If people think my sermons are of any value, I’m more than happy for someone to take what is useful and use it to teach their own people. I’m not at all precious about people using my stuff if they are doing it in order to teach people scriptural truth. Why would I possibly mind about that? Far be it from me to ascribe motives to those who demur, but I can’t think of many grounds to be concerned about that other than fear of losing glory for the wonderful material. Which, aside from not being a particularly godly attitude, seems to forget that – if it is actually credible at all – you have (hopefully) effectively plagiarised it all from scripture in the first place!
Of course, if you are using other people’s material, it is right to credit it. If you are quoting someone, it is good to say who you are quoting. If you are taking something and using it that someone else has done, it is good and right to admit that. It isn’t good to pretend that stuff you haven’t really prepared yourself is yours and to take plaudits for other people’s work. Minimally, highlighting that is important. But at the same time, what was Paul’s attitude to those who were preaching Christ out of all manner of dodgy motives? Here is what he says in Philippians 1:
15 To be sure, some preach Christ out of envy and rivalry, but others out of good will. 16 These preach out of love, knowing that I am appointed for the defense of the gospel; 17 the others proclaim Christ out of selfish ambition, not sincerely, thinking that they will cause me trouble in my imprisonment. 18 What does it matter? Only that in every way, whether from false motives or true, Christ is proclaimed, and in this I rejoice. Yes, and I will continue to rejoice 19 because I know this will lead to my salvation[e] through your prayers and help from the Spirit of Jesus Christ. 20 My eager expectation and hope is that I will not be ashamed about anything, but that now as always, with all courage, Christ will be highly honored in my body, whether by life or by death.
People weren’t just ripping off Paul’s sermons, they were preaching specifically so that they might cause him further trouble in prison. They were preaching out of jealousy, rivalry and selfish ambition. And Paul’s response is: who cares! Who cares, so long as Jesus is being proclaimed and the gospel is going out? If that is Paul’s attitude to those seeking to damage him, I struggle to see why it couldn’t and shouldn’t be our attitude to those who might like to use our material in order to build up the saints. Indeed, even less so if they ask permission for it. If it is for the purposes of serving the church and proclaiming Christ, shouldn’t we rejoice that our materials is being used? And who cares whether we get the glory for it or not, because all glory belongs to Jesus at any rate.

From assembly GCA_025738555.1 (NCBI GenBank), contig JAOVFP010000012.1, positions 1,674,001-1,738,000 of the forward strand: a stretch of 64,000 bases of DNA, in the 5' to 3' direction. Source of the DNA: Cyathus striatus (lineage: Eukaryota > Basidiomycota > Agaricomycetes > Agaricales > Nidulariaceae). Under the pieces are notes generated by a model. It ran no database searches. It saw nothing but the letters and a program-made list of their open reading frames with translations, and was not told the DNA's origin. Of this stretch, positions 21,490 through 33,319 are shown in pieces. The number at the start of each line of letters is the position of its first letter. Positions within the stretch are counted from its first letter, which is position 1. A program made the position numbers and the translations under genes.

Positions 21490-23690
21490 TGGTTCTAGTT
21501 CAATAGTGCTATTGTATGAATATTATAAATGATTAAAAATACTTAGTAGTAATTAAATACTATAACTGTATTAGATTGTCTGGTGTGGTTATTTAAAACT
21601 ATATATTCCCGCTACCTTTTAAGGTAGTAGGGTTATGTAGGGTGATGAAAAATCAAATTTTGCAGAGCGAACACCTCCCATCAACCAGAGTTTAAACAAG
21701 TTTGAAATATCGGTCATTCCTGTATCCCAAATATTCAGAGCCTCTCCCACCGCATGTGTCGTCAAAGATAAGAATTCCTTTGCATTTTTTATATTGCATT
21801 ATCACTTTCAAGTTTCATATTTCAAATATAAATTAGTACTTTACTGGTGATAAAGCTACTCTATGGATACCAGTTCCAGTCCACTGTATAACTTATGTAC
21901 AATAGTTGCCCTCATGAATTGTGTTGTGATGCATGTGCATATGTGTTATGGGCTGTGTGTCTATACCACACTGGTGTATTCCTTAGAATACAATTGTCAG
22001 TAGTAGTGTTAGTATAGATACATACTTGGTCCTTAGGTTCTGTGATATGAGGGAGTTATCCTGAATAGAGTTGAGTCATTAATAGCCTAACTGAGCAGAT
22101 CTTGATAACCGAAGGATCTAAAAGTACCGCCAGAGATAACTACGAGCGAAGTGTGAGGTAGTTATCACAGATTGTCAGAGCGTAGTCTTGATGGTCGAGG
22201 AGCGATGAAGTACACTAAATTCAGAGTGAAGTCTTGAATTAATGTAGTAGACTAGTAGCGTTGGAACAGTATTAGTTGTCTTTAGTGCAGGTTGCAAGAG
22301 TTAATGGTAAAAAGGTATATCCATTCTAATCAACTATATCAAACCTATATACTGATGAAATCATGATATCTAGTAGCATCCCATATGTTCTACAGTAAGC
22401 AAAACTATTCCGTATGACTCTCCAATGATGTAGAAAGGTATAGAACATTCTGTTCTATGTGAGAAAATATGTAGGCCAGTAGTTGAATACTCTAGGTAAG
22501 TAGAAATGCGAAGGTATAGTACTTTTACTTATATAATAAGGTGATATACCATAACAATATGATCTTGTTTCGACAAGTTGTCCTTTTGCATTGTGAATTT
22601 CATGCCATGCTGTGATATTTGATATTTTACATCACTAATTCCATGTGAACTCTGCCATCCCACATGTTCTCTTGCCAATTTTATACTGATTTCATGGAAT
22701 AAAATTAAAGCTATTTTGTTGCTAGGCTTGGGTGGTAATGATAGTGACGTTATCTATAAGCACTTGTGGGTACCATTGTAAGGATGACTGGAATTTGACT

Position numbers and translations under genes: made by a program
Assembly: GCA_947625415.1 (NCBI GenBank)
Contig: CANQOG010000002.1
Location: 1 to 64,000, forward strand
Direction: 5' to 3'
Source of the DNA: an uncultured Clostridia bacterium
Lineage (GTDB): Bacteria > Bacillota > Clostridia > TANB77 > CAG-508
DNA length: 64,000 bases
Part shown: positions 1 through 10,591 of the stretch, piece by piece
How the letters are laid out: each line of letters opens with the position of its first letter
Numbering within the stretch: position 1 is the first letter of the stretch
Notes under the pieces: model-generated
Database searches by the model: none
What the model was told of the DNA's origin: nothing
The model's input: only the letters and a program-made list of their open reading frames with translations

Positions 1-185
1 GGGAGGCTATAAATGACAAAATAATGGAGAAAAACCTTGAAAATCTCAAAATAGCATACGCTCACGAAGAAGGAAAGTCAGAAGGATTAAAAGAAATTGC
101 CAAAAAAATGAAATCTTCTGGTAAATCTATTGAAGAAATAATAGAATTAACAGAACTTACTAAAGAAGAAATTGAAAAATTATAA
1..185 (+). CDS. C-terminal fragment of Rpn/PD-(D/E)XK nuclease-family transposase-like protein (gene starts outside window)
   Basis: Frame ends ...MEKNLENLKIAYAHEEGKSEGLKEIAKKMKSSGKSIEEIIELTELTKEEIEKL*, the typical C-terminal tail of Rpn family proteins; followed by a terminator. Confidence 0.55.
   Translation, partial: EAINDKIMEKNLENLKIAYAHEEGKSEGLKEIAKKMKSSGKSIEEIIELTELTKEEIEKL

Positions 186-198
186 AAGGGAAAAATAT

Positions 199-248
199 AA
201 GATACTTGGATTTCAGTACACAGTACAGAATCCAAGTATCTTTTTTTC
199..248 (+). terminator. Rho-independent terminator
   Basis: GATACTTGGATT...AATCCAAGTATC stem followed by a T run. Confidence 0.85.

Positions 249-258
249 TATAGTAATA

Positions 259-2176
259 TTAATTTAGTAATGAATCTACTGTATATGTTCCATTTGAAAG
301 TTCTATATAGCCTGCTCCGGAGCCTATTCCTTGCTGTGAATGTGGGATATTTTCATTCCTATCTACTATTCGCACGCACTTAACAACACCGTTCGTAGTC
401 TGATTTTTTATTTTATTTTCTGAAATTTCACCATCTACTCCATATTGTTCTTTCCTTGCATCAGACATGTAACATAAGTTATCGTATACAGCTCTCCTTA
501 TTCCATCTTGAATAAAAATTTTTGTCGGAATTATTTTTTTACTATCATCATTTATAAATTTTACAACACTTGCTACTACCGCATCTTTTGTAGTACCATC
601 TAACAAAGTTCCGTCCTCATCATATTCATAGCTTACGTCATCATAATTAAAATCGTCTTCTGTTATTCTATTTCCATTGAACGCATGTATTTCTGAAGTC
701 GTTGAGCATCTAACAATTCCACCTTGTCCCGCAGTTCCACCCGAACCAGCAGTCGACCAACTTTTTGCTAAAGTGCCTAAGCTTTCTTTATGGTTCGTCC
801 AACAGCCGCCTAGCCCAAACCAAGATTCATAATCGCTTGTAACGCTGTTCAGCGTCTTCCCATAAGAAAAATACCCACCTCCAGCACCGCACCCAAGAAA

I happily admit, I’m not sure I would want to stand up in the pulpit and deliver somebody else’s sermon word-for-word. Not because I think it would necessarily be wrong to do so (if I had been granted permission) but that I just don’t think I would make a very good job of it. We all preach in our own way with our own style and words, which may not come across well if we take somebody else’s word-for-word. Certainly, not for me anyway. But if somebody felt that was a good way for them to serve their people with a sermon of mine, have at it! Use it to build your people.
Whilst I wouldn’t do that, I would gladly read somebody else’s sermon to get some ideas as to how I might preach a passage myself. I can see how their structure might just helpfully get me to a point where I can see how I will structure my own sermon. They might have ideas that are helpful which I may draw out in my own sermon. For me, these are the ways they might help. But I don’t see why we should have any qualms about doing that. It is the same Christ we’re preaching, from the same scriptures, so I would hope there would be some significant overlap between what we’re preaching at any rate. But if I were ever on the receiving end of someone using my stuff that way, praise God that it is being used to build up God’s people beyond the four walls of our own church.
So, having dunked on John’s original post, I just wanted to highlight what I think he really got right here. I think our aversion to plagiarism (which I fully understand) has led to us being unwilling to make best use of other people’s materials. If we’re all about the kingdom, as ministers of the gospel, we should have no problem with people using anything we’ve got if they think it will serve their people well. We may not want to claim glory for work that isn’t ours (that is right and proper), but we shouldn’t let that stop us using what will work to the benefit of God’s people from elsewhere. Whether you use such things for an evening service or put them to use somewhere else, let us get over this hang up. Let us use material that was made for the kingdom to serve the kingdom and rejoice that, through it, Christ is proclaimed, his people built up and the gospel goes out.